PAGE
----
Japanese telco NTT Docomo announced that it has developed an antenna system capable of creating a high-frequency mobile communication cell when a small piece of plastic is placed on top of a dielectric waveguide.
In a release, the carrier said that the solid plastic cube serves as an antenna by creating a “leak” from the cable to propagate signals up to several tens of meters. Docomo said it had successfully tested the system with an ultra-high-frequency 60 GHz radio signal, similar to those expected to be used in future 6G networks.
Docomo also expects this solution to be used to create instant mobile environments in indoor areas not reachable with highly directional high-frequency signals propagated by outdoor base stations.
This system, which the carrier named the “Drop-n-Prop Antenna,” takes advantage of the physical phenomenon of radio waves leaking (propagating) from the contact point created by placing (dropping) a small piece of plastic on top of a dielectric waveguide carrying the signal.
In the trial, the Japanese company constructed a communication area by running a rod-shaped dielectric waveguide made of polytetrafluoroethylene into an indoor area that was inaccessible to external mobile signals. The waveguide was embedded in a length of polystyrene-foam board with one side barely exposed to allow contact with antennas. Multiple communication cells were created simultaneously by placing antennas along various parts of the waveguide. Docomo also noted that signal coverage and direction were controlled by changing the material, shape and positioning of the antennas.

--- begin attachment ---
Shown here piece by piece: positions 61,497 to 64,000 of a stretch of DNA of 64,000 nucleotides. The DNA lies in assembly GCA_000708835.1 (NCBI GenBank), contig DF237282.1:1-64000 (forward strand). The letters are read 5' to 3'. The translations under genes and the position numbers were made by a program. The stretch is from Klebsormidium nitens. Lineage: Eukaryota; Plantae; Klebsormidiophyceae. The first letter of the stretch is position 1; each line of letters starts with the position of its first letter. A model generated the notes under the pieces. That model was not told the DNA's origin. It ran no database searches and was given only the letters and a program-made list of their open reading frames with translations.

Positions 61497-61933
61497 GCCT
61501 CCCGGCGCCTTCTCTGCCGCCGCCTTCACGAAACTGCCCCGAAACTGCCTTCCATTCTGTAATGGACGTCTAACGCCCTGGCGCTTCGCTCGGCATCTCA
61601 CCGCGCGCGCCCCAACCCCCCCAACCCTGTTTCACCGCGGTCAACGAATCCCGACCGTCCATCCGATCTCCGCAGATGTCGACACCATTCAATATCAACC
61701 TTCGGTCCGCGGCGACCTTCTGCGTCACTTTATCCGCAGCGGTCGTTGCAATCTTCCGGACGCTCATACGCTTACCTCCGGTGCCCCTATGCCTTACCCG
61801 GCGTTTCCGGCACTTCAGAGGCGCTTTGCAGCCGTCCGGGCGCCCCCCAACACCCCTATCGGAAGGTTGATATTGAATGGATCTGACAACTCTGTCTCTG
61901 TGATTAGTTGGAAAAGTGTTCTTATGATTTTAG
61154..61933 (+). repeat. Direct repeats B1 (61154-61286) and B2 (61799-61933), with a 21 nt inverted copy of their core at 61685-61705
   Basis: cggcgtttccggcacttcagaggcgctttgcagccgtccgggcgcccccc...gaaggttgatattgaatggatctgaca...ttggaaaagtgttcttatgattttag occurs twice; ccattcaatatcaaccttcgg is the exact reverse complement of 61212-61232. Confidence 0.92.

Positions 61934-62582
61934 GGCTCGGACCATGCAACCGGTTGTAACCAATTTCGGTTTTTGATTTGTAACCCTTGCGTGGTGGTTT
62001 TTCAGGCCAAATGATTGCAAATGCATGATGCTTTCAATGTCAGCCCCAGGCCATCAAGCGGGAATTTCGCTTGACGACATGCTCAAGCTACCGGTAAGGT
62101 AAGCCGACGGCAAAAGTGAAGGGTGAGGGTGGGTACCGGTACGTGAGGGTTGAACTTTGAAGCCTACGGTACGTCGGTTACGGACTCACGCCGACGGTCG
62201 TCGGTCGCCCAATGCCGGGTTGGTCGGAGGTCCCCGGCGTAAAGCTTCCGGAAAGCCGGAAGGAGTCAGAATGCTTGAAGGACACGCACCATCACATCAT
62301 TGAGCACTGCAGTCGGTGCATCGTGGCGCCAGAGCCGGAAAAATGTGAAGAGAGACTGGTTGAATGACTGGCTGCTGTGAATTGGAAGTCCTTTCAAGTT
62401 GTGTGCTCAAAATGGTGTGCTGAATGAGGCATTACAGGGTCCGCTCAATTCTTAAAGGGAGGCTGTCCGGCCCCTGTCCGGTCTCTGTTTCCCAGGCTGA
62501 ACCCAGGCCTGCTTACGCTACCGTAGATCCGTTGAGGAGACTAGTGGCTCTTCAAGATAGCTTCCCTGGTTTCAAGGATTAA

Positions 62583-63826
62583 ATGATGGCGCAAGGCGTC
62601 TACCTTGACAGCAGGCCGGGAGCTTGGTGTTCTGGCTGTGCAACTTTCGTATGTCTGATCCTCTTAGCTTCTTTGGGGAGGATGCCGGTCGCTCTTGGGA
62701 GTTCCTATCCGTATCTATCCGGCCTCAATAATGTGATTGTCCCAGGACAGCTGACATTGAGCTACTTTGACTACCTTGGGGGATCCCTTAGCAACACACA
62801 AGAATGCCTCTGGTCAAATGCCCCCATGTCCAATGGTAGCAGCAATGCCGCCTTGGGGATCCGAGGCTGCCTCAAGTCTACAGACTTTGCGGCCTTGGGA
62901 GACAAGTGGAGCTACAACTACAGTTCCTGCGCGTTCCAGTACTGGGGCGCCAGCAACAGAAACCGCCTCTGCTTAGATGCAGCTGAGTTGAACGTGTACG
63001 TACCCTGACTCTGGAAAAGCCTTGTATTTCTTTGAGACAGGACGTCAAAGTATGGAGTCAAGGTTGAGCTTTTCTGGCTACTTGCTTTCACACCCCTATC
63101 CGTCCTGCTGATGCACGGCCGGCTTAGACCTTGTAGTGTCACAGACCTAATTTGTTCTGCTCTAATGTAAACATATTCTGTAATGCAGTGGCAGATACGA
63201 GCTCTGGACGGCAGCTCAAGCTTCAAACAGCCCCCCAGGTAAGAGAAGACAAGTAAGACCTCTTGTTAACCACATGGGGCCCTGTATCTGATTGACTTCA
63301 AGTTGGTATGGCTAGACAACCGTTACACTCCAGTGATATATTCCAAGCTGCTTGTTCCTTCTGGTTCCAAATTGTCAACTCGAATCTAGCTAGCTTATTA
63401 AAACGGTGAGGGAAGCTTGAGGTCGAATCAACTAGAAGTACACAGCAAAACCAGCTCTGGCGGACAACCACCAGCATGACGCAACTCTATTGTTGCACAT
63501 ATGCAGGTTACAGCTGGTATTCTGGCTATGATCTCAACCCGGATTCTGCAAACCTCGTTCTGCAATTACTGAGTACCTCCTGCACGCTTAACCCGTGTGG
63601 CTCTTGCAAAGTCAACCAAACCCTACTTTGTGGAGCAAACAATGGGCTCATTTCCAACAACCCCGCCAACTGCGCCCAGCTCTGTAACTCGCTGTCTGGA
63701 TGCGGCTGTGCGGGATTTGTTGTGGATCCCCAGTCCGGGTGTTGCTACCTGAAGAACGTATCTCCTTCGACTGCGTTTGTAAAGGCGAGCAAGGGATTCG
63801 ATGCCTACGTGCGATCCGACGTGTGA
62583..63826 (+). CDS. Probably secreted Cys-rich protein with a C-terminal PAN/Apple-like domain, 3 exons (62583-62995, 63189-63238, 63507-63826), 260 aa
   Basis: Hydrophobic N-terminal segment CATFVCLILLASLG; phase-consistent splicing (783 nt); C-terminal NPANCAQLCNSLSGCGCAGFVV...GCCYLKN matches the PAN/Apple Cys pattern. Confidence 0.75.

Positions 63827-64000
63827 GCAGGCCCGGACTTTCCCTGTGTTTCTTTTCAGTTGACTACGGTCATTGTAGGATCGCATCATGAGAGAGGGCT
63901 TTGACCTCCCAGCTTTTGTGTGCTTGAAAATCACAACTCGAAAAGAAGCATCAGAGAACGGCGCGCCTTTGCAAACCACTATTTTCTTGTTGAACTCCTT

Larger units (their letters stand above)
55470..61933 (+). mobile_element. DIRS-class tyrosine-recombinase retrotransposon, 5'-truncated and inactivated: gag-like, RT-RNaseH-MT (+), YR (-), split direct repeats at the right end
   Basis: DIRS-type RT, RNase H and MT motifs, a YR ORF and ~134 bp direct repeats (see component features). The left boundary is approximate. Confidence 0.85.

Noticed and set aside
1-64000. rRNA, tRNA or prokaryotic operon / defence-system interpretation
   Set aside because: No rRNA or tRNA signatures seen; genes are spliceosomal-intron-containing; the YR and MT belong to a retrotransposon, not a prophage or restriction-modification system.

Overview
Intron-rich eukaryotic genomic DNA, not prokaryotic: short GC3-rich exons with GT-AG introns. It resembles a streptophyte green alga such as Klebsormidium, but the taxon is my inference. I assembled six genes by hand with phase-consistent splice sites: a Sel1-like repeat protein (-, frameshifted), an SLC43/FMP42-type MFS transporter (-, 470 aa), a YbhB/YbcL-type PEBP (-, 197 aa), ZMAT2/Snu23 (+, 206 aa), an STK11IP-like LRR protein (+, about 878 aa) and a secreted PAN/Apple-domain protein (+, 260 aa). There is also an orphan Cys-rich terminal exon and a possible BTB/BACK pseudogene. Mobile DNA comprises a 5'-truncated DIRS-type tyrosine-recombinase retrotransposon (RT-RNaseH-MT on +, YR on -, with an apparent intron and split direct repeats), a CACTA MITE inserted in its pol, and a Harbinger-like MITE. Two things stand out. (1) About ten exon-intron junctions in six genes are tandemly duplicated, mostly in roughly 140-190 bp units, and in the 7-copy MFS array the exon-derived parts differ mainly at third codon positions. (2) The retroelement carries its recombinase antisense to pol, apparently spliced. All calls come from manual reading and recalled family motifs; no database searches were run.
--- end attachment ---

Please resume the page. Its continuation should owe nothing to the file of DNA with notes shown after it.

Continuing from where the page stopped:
“Both millimeter waves (28 GHz) for 5G and higher frequencies expected to be used for 6G travel in very straight lines. It is difficult for such waves to reach devices not in a base station’s direct line of sight, or if the signals are blocked by surrounding obstacles,” the telco said.
“Docomo’s simple, low-cost antenna system merely requires a rod-shaped dielectric waveguide to be run into an area and then embedded in the floors, walls, ceilings, furniture or work surfaces. Communication areas can be constructed easily and unobtrusively in offices, factories, etc. and reconfigured quickly and flexibly just by moving the antennas as required,” the telco added.
The new antenna system also will help to lower energy use by efficiently propagating signals to desired areas only, thereby eliminating wasteful usage of power to propagate signals in areas where communication is not required.
Docomo will begin verifying a system using 28 GHz 5G radio signals in the first half of fiscal 2022 starting this April, with the aim of introducing a commercial version of its new antenna system as soon as possible.